Investment theory for dummies, Sexwax falls flat and China wine opportunities

A sheep dog could have been a good asset manager in the last two years, says economist Neville Bennett, as he signals volatility ahead.

While a sheep dog could have picked a good index in the past couple of years there is volatility ahead, Neville Bennett writes in today’s National Business Review.

In his Economically Speaking column, Dr Bennett covers the recent bull market, why he’s picking a bear market is ahead and what recent gyrations mean for investors.

In Margin Call NBR editor-in-chief Nevil Gibson says the recent shakeout has restored sanity to markets.

Elsewhere in today’s print edition, there’s the curious case of US company Sexwax Incorporated opposing a New Zealand trademark application and what a High Court decision means for future disputes.

In AdMedia, Victoria Young details a naming stoush between two tax refund companies, the latest round of which has been thrown out of the Supreme Court.

Also, why a trade spat between the European Union and China might be good for the New Zealand wine industry.

The Overseas Investment Office confirms it will probe the background of executives at giant Chinese dairy producer Mengniu once its proposed acquisition of rival company Yashili International Holdings is confirmed.

Yashili has OIO approval to build a dairy factory in the Waikato town of Pokeno.

Meanwhile, a visiting fund manager issues a warning for investors in China-exposed companies.

Guest columnist Rose Patterson, a New Zealand Initiative research fellow, says the primary teachers’ union is essentially backing performance-based pay – an idea they publicly railed against four years ago.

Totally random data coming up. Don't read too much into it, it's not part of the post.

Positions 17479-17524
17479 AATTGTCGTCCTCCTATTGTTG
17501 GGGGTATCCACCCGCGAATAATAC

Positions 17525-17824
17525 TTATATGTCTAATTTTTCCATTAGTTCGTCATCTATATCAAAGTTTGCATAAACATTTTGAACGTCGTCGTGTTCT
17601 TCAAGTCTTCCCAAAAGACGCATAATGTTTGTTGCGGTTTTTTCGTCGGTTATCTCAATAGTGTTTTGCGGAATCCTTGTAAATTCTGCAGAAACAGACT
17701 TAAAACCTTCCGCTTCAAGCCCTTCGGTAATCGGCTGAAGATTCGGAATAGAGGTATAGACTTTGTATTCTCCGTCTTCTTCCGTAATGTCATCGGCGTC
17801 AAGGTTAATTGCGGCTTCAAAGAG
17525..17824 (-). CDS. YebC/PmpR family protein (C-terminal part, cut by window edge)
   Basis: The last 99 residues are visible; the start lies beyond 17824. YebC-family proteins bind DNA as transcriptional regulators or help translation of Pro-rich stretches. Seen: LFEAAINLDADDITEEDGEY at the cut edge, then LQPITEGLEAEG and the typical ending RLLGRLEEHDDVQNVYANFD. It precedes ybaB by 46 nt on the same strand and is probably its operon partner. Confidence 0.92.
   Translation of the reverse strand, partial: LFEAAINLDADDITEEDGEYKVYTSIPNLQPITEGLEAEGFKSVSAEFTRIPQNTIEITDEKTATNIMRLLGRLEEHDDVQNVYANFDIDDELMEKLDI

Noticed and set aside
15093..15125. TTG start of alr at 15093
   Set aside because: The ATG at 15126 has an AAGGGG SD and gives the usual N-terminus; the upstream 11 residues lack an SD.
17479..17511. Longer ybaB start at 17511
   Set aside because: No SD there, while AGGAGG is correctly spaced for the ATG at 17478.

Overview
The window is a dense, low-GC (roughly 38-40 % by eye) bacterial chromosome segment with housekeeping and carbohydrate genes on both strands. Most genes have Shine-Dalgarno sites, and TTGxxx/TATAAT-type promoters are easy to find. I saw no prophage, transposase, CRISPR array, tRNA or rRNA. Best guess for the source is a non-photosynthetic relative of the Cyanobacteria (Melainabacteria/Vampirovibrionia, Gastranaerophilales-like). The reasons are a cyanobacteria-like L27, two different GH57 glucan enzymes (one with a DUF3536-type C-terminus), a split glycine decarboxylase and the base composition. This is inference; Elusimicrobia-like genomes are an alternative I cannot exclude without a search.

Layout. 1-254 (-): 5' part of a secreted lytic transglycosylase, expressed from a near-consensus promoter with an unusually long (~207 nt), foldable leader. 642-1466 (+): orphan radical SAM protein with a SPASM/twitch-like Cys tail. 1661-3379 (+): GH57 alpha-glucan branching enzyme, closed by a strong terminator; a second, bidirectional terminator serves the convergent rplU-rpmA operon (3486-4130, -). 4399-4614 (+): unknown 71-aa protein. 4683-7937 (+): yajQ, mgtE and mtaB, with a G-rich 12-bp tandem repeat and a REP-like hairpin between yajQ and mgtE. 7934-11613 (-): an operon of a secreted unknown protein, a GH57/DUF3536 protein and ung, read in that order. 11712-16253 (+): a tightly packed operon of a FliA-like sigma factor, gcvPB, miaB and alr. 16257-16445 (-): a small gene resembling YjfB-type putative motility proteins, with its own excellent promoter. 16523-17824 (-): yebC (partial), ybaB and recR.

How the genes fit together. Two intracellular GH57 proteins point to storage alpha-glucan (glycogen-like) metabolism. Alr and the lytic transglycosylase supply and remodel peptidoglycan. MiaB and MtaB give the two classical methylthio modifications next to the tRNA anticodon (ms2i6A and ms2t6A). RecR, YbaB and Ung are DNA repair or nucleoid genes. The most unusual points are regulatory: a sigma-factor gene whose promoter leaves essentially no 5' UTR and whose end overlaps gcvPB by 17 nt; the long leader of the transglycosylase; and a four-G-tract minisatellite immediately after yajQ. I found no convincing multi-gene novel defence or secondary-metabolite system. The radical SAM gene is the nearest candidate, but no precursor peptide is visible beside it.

In Asia Watch, Frank Ching reveals where he sides on the debate over Edward Snowden – whistleblower or leaker of sensitive information? – and what Mr Snowden's actions mean for the privacy debate in the US.

Back home, lawyer Michael Wigley explains why the law governing the Government Communications Security Bureau is already clear and why it suits those in power to allow for “creative” interpretations.

Executive Health reports a three-year study to determine the best strategies for weight-loss and diabetes prevention is about to begin in Auckland.

Also in today's print edition:

  • Shoeshine thumbs his way through the Synlait Milk prospectus and asks the Canterbury-based dairy company how it plans to meet its hefty revenue growth forecasts.
  • In On The Money, Michael Coote outlines why the Reserve Bank’s moves to calm a frothy residential housing market misses the mark.
  • Nathan Smith, writing in Foreign Affairs, traverses the background of Iran’s new president Hassan Rouhani and what it means for the country’s dire economy and regional influence.